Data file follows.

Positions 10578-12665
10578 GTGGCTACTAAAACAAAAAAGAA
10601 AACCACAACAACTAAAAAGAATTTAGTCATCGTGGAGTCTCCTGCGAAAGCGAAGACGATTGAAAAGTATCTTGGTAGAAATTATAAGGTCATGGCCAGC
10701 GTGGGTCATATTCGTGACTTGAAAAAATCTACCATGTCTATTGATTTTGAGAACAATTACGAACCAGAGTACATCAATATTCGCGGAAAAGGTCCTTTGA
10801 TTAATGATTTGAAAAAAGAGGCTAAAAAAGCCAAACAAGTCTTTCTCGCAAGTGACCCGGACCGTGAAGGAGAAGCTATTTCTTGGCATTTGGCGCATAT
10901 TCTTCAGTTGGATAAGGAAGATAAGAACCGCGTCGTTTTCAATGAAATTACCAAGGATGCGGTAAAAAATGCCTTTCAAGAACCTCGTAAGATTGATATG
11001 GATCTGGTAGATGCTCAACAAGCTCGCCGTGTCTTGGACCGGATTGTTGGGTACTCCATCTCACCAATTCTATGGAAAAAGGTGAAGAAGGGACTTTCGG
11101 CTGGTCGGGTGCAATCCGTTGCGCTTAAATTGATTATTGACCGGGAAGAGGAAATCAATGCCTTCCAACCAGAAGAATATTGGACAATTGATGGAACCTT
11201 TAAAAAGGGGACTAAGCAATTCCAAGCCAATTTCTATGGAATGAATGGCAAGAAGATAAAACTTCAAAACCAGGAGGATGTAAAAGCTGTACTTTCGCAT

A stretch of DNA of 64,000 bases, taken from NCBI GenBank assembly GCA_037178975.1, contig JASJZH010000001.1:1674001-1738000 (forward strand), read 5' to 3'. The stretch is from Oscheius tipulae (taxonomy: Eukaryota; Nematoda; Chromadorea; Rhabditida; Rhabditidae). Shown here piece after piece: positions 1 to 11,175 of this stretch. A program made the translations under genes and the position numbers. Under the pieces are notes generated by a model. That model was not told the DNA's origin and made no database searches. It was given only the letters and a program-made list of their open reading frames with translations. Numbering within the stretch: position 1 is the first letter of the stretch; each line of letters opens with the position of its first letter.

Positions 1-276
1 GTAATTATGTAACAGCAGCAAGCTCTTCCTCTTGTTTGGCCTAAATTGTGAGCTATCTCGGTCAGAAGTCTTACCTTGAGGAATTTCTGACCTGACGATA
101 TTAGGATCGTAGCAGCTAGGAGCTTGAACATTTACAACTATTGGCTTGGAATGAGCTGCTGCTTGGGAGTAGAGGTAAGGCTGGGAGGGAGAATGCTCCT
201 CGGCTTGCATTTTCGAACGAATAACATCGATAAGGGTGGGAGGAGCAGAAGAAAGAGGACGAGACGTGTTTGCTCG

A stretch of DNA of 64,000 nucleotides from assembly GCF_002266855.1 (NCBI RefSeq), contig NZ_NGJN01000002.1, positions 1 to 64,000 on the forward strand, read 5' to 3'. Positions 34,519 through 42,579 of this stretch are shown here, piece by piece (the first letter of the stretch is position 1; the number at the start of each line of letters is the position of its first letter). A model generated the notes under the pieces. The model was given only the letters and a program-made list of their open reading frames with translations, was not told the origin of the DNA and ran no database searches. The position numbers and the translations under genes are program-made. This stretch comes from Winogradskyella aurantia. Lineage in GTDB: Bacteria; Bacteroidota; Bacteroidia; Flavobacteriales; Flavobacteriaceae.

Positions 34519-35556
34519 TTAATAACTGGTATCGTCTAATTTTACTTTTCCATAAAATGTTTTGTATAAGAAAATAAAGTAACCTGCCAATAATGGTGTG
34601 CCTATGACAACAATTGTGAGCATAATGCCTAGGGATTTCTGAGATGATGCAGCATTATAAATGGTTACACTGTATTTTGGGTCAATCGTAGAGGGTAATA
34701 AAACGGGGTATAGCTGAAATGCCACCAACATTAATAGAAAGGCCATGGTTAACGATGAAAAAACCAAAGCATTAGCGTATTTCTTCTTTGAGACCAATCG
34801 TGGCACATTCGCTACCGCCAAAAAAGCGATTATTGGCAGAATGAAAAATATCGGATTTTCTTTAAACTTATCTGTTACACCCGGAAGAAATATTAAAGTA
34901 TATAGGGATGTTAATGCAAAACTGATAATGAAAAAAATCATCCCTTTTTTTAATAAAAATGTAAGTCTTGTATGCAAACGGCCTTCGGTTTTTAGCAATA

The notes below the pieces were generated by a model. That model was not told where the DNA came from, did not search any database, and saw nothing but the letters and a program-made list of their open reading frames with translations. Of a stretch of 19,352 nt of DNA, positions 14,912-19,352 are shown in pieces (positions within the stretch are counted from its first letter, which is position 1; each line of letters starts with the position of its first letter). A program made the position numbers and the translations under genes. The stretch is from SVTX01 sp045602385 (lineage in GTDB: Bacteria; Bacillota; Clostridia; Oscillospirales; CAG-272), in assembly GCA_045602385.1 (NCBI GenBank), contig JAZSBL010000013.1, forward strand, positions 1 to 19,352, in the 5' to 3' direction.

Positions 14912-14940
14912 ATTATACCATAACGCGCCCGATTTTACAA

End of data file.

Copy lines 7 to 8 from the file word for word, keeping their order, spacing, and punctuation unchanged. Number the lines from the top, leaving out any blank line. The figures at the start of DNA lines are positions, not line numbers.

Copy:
11001 GATCTGGTAGATGCTCAACAAGCTCGCCGTGTCTTGGACCGGATTGTTGGGTACTCCATCTCACCAATTCTATGGAAAAAGGTGAAGAAGGGACTTTCGG
11101 CTGGTCGGGTGCAATCCGTTGCGCTTAAATTGATTATTGACCGGGAAGAGGAAATCAATGCCTTCCAACCAGAAGAATATTGGACAATTGATGGAACCTT